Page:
*Painting by Wally Kakepetum

Since 2004, Falconers LLP has become increasingly active in advocacy for First Nation communities. To better serve our clients, we have now opened offices in Thunder Bay, Ontario. Beginning with our representation of Aboriginal Legal Services of Toronto (ALST) at the Ipperwash Inquiry, we have had the privilege of advocating issues engaging both Aboriginal constitutional and treaty rights. Falconers LLP is or has been counsel of record on behalf of Truth & Reconciliation Commission, Nishnawbe Aski Nation (NAN), Nishnawbe Aski Police Service (NAPS), Aboriginal Legal Services of Toronto (ALST), Anishinabek Police Service (APS), Sandy Lake First Nation, Lac Suel First Nation, Kitchenuhmaykoosib Inninuwug First Nation, Kettle & Stony Point First Nation, and Rainbow Tobacco as well as First Nation individuals and families advocating for First Nation determination and self-government. Recently, the Falconers team also acted as legal support to NAN in its groundbreaking volunteer jury initiative in remote northern communities, called “Operation Invite”, aimed at redressing the exclusion of Aboriginal communities from jury rolls in Ontario. Falconers LLP is counsel for the Truth and Reconciliation Commission of Canada in respect of ongoing document collection litigation. Additionally, our office acts as counsel to the co-chair of the Iacobucci Report Implementation Committee.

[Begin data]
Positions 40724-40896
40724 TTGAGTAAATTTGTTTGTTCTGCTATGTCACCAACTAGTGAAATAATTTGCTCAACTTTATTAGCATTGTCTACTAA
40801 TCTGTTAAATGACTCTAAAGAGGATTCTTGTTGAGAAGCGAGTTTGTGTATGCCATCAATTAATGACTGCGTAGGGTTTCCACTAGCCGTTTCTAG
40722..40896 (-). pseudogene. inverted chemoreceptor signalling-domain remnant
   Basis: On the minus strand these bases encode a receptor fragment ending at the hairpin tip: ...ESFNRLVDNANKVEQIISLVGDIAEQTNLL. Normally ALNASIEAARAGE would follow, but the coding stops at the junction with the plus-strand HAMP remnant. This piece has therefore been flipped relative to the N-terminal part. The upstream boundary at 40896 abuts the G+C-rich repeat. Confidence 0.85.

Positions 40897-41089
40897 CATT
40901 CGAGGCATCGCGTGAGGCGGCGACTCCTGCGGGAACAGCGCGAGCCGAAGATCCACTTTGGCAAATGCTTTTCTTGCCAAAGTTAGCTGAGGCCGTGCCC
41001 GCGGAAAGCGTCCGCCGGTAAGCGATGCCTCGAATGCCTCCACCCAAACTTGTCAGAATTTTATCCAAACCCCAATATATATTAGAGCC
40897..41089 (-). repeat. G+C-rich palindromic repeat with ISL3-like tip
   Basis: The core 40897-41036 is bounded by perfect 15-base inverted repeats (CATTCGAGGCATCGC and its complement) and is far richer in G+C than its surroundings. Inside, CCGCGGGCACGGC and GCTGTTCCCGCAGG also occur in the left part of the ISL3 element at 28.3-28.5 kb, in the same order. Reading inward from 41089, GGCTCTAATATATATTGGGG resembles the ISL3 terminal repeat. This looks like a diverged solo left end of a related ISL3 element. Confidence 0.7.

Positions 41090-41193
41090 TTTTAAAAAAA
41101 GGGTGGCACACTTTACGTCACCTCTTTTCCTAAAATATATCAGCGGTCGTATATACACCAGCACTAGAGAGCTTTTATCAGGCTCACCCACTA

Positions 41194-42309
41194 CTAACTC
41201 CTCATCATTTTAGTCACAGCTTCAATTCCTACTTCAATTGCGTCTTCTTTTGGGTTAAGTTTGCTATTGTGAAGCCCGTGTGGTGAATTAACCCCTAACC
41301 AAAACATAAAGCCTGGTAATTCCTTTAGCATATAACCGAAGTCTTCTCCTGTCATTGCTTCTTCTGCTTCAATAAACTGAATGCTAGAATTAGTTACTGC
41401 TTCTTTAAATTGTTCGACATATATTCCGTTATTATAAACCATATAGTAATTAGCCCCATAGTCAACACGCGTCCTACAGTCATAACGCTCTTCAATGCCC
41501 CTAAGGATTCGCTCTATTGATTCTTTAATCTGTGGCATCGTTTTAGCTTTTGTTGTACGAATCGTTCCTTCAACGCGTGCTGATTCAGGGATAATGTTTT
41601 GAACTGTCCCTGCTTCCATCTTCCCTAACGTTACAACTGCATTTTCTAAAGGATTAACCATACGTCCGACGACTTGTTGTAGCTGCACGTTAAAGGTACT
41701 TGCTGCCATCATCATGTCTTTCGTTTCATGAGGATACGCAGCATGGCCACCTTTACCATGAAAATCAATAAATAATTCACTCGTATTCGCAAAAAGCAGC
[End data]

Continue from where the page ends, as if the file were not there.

Volunteer Jury Initiatve (“Operation Invite”)

The Falconers team provided legal support to Nishnawbe Aski Nation in its ground breaking volunteer jury initiative in northern remote communities, an initiative aimed at redressing the exclusion of Aboriginal communities from jury rolls in Ontario. Lawyers from Falconers LLP, on behalf of Nishnawbe Aski Nation, visited First Nations communities in the Thunder Bay and Kenora regional districts, providing information about Coroners Inquest juries and offering the opportunity to volunteer as a jury member. The idea for a volunteer jury list for Coroners Inquests was one of seventeen recommendations made by former Supreme Court Justice Frank Iacobucci in his report.

First Nation Policing

Falconers LLP advocates for the rights of First Nations to receive the same standard of policing services that our governments guarantee to other Canadian communities. We are actively involved in negotiations to increase access to modern, effective, and culturally appropriate policing services in First Nation communities and to improve working conditions for First Nation police officers. Our clients include the two largest First Nation police services in Ontario, the Nishnawbe-Aski Police Service (“NAPS”) and the Anishinabek Police Service (“APS”). We previously acted for Aboriginal Legal Services of Toronto at the Ipperwash Inquiry and for the Wesley Family at the Inquest into the Deaths of Ricardo Wesley and Jamie Goodwin, who died tragically in a preventable fire at the Kashechewan First Nation police detachment.